Priscilla Herdman,
The Road Home
(Redwing, 2003)

This is Priscilla Herdman's 12th recording project and her first solo project for five years. The mellow and easy-to-listen-to album includes songs by, among others, Eliza Gilkyson, Anne Hills, Julie Gold, Linda Thompson and Dave Carter. Although it is probably fair to say that the album is not overly ambitious it does achieve well what it sets out to do: present good songs in an accessible format. Herdman has an undeniably fine and pure voice, and also plays guitar. She reminds me of the British singer John Wright in that she can cover a range of material without putting a foot wrong. It is a polished and enjoyable album.

The first number, "Big Town," is a bright and breezy opening with Herdman's fine vocals accompanied by rich guitar and bass. I doubt if there would be many people who would not find themselves drawn into further listening through this striking beginning. Although much of the rest of the album does have a slower and quieter feel, it would be hard to identify a weak track.

There are two songs that stand out in particular for me. "Exile" is a memorable song by Hills in which Herdman is intriguingly accompanied by only a Tibetan singing bowl. She poignantly sings about exile from Tibet with a powerful universality. It is unhurried singing of the highest quality. I would have enjoyed further more original songs in this vein. "Kissangani" (by Henning Kvitnes) is about the fight for control of the diamond city of this name in the Republic of Congo. The struggle between occupying Ugandan and Rwandan armies led to at least 900 civilians being killed in June 2000. Like the previous song it is one with an emotional edge and a real story to tell. The upbeat percussion and expansive sound of the whole band create a very satisfying sound here. There is also a superb touch at the end with the addition of three extra singers giving an African feel to the tune.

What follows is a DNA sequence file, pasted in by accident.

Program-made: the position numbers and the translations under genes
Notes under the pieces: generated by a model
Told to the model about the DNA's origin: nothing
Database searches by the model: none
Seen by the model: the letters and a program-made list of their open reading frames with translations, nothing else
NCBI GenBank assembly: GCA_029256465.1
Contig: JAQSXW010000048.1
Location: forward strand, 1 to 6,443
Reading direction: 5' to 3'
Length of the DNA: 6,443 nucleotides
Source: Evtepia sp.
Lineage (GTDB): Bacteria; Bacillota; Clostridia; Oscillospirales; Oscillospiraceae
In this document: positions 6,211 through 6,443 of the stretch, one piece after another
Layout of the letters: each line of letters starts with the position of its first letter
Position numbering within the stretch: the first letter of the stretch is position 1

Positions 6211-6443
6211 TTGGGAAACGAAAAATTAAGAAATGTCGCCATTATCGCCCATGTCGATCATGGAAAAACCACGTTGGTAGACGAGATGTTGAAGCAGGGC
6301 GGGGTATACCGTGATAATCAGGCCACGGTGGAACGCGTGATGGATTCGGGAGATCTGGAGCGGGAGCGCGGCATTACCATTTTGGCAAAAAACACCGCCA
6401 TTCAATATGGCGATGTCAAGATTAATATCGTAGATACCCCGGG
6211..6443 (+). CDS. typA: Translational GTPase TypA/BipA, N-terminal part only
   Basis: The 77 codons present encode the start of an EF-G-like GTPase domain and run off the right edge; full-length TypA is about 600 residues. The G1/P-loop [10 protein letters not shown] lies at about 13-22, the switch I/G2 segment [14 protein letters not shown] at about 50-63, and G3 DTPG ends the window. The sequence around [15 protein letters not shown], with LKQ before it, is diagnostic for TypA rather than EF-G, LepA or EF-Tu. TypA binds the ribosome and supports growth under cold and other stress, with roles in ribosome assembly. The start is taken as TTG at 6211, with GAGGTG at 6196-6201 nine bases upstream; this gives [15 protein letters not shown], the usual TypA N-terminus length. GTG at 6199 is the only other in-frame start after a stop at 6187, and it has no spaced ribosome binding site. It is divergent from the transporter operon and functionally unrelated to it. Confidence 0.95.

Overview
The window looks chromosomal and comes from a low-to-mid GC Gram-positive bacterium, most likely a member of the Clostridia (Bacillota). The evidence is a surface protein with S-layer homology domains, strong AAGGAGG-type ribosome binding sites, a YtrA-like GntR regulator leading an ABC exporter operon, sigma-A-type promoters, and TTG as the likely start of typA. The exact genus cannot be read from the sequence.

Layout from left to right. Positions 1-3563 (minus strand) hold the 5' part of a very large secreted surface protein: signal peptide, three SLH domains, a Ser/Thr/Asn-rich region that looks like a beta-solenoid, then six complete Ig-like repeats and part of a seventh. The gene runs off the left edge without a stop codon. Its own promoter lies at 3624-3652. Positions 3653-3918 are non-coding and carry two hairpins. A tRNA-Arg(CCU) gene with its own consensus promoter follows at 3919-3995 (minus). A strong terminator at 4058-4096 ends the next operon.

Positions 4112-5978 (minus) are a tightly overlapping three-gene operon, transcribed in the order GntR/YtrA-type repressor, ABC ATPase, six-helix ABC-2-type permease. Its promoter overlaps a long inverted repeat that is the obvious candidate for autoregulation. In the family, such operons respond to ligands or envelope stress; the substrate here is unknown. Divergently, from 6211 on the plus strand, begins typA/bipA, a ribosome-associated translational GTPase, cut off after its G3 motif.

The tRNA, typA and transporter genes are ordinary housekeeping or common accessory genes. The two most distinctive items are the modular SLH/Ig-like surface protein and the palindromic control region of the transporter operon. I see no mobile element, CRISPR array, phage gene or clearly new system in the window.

Ten other musicians contribute to the album including the co-producers Scott Petito (basses, guitar, mandolin and ebow) and Hills (vocal harmonies and banjo). Also of note are Artie Traum (guitars), Al Petteway (guitars and cittern) and Brian Melick (drums and percussion). A successful ploy I feel is that the usual keyboards on an album like this are not included and the music is all the better because of it.

Sit or lie back and just enjoy and relax!

- Rambles
written by Andy Jurgis
published 20 March 2004

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